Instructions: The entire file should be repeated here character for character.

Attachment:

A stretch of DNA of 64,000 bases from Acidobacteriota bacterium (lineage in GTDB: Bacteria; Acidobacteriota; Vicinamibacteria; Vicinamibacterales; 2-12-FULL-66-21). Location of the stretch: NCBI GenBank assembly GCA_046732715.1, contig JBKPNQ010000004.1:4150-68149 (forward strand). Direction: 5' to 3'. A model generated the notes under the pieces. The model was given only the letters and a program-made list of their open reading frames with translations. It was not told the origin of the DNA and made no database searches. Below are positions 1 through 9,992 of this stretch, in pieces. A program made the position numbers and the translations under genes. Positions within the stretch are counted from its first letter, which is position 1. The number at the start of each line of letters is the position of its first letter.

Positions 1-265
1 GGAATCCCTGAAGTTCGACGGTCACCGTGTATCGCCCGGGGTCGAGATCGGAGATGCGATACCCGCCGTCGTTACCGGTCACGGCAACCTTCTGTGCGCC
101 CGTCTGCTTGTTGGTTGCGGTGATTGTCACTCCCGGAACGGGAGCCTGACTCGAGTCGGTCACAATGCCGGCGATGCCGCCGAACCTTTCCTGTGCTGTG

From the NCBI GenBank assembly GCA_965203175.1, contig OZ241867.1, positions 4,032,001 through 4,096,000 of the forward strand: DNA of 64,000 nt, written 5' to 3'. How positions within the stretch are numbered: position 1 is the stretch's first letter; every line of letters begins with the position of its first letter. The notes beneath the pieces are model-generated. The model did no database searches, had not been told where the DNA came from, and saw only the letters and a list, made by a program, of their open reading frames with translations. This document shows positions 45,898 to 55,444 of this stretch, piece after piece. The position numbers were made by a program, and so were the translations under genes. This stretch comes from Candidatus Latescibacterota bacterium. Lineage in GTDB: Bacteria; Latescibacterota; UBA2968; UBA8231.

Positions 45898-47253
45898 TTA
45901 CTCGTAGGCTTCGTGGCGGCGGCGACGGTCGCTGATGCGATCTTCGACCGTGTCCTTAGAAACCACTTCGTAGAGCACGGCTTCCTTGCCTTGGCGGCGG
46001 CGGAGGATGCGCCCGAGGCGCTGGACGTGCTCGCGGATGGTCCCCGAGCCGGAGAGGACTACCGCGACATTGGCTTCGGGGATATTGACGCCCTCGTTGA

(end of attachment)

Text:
A stretch of DNA of 64,000 bases from Acidobacteriota bacterium (lineage in GTDB: Bacteria; Acidobacteriota; Vicinamibacteria; Vicinamibacterales; 2-12-FULL-66-21). Location of the stretch: NCBI GenBank assembly GCA_046732715.1, contig JBKPNQ010000004.1:4150-68149 (forward strand). Direction: 5' to 3'. A model generated the notes under the pieces. The model was given only the letters and a program-made list of their open reading frames with translations. It was not told the origin of the DNA and made no database searches. Below are positions 1 through 9,992 of this stretch, in pieces. A program made the position numbers and the translations under genes. Positions within the stretch are counted from its first letter, which is position 1. The number at the start of each line of letters is the position of its first letter.

Positions 1-265
1 GGAATCCCTGAAGTTCGACGGTCACCGTGTATCGCCCGGGGTCGAGATCGGAGATGCGATACCCGCCGTCGTTACCGGTCACGGCAACCTTCTGTGCGCC
101 CGTCTGCTTGTTGGTTGCGGTGATTGTCACTCCCGGAACGGGAGCCTGACTCGAGTCGGTCACAATGCCGGCGATGCCGCCGAACCTTTCCTGTGCTGTG

From the NCBI GenBank assembly GCA_965203175.1, contig OZ241867.1, positions 4,032,001 through 4,096,000 of the forward strand: DNA of 64,000 nt, written 5' to 3'. How positions within the stretch are numbered: position 1 is the stretch's first letter; every line of letters begins with the position of its first letter. The notes beneath the pieces are model-generated. The model did no database searches, had not been told where the DNA came from, and saw only the letters and a list, made by a program, of their open reading frames with translations. This document shows positions 45,898 to 55,444 of this stretch, piece after piece. The position numbers were made by a program, and so were the translations under genes. This stretch comes from Candidatus Latescibacterota bacterium. Lineage in GTDB: Bacteria; Latescibacterota; UBA2968; UBA8231.

Positions 45898-47253
45898 TTA
45901 CTCGTAGGCTTCGTGGCGGCGGCGACGGTCGCTGATGCGATCTTCGACCGTGTCCTTAGAAACCACTTCGTAGAGCACGGCTTCCTTGCCTTGGCGGCGG
46001 CGGAGGATGCGCCCGAGGCGCTGGACGTGCTCGCGGATGGTCCCCGAGCCGGAGAGGACTACCGCGACATTGGCTTCGGGGATATTGACGCCCTCGTTGA